Maybe this interpretation of the abstract language seems too extreme, unwarranted by the gentle tone of the rest of the poem. If so, we might read the second line as an emphasis on just how weary the speaker is, since he says twice that he has miles, and more miles, to go before all his promises are kept, and he can just rest.
Which way do you interpret these abstract lines, and why? Either way, the poem seems to show that the speaker is soothed and relieved by these quiet moments of pausing to take in the loveliness of the lonely, snowy scene. It is a pleasant or at least peaceful interlude; otherwise, he would not wish to linger.
Ready to Interpret the Meaning
We have experienced the imagery, understood the title, learned a bit about author and era, understood the dramatic situation, examined the poem for emotional tone, and interpreted the abstract language. Now we can formulate some ideas about what meanings or observations this poem conveys. We should think not just about this one busy man stopping his cart or sleigh alongside a particular snowy wood, but about the human condition in general. Through reading this poem, we remember and re-experience that common human feeling of being overwhelmed and weary– of just wanting things to stop for a while, or even to stop completely (depending on your interpretation of “sleep”). It feels a little wrong to stop to admire a beautiful scene, since that won’t fix anything or fulfill any of those promises hanging over us.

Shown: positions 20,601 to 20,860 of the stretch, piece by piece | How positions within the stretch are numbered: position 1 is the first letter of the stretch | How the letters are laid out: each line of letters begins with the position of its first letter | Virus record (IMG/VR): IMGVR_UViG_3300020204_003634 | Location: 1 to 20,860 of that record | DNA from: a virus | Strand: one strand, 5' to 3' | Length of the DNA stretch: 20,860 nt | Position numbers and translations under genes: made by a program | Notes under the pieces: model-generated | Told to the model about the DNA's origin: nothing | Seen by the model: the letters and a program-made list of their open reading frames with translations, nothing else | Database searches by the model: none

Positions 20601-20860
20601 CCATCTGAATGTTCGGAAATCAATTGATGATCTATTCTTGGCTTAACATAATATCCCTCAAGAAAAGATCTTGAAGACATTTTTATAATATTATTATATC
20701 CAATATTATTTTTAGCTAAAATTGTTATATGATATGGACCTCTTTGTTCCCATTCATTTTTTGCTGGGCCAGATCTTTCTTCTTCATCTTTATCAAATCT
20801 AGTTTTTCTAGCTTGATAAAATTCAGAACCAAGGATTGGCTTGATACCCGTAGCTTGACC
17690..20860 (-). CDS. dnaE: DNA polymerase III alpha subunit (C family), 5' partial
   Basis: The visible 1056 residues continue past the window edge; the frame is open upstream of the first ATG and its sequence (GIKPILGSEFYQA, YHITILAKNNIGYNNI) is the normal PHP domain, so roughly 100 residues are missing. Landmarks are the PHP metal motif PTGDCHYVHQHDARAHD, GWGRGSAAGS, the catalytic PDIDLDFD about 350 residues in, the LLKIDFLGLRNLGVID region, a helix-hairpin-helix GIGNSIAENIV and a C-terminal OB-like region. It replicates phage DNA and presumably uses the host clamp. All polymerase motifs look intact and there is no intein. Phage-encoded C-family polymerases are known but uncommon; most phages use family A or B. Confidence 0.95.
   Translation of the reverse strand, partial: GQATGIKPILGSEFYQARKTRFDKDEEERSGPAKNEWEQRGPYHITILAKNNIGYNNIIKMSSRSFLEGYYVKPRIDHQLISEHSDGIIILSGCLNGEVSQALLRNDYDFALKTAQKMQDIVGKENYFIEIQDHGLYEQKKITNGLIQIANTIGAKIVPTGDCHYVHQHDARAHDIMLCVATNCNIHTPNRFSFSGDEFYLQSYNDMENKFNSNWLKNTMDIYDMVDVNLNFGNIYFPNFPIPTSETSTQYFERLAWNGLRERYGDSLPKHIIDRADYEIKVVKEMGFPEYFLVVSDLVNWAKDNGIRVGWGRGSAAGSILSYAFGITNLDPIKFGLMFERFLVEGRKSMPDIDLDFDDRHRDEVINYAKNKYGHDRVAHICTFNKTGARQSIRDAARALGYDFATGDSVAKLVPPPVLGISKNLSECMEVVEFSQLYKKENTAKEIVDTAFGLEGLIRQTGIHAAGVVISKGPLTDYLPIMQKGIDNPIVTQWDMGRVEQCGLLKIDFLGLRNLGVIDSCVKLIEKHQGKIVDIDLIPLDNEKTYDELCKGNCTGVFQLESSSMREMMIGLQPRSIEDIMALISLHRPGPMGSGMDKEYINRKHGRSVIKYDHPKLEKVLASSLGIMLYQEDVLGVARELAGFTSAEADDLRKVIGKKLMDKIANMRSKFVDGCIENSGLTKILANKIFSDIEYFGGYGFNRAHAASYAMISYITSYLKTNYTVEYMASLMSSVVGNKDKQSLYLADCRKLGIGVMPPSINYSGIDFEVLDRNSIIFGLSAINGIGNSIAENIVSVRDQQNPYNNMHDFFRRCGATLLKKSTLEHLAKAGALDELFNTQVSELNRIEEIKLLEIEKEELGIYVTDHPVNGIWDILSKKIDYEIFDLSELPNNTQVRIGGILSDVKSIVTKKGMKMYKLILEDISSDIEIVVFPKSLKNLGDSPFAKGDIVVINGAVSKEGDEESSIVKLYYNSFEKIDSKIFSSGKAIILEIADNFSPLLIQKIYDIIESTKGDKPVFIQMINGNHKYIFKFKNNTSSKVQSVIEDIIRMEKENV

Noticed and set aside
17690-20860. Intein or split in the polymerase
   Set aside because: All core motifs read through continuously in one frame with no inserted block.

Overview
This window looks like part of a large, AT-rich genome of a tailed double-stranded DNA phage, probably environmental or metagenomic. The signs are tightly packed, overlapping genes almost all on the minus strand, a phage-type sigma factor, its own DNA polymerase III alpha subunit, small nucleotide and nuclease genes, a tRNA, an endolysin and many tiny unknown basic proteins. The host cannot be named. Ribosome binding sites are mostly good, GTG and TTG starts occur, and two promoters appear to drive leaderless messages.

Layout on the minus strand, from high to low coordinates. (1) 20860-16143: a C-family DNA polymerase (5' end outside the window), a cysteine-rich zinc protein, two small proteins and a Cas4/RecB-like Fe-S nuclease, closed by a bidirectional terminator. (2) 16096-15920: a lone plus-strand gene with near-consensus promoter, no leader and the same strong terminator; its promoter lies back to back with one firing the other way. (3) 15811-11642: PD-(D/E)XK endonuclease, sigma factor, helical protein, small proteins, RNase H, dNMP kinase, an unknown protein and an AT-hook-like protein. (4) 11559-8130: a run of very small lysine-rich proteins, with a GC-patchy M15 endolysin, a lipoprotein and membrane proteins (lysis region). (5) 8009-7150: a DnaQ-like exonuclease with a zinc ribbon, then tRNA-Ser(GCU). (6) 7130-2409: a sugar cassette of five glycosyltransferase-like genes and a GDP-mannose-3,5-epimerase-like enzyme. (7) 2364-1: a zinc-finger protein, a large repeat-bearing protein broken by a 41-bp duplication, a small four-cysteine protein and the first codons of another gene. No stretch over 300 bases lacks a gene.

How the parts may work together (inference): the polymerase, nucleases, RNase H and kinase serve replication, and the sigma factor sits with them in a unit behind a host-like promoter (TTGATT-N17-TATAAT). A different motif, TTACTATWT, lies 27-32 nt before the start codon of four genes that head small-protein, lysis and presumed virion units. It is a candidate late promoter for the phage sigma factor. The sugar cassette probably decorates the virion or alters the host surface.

But as we have experienced alongside the poem’s speaker while reading, savoring, and unfolding this poem, it is a boon to the spirit to stop and admire something beautiful, especially a natural scene like this snowy wood that is unmixed with human personality or strife. If we had not taken the time to participate fully in all aspects of this poem, the fullness of this meaning most likely would escape us.
As much meaning as this one poem contains (and there are more qualities we could plumb!), it is a relatively simple poem to read and understand. In Understanding Poetry Step 5, I will discuss how to separate literal from figurative language. In future steps, we’ll talk more about the different figures of speech—how to notice them, and how to interpret them. This will give you tools to unfold meaning from more complicated poetic texts.
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Links to How to Read Poetry Series
Mary Jane is a longtime literature lover who lived in the Cincinnati area for many years, then in central Louisiana for three years (what a treat!), teaching literature classes at universities in both locations. Now back in the Cincinnati area, she pampers her grandchildren, experiments with cooking, and visits art museums as often as possible.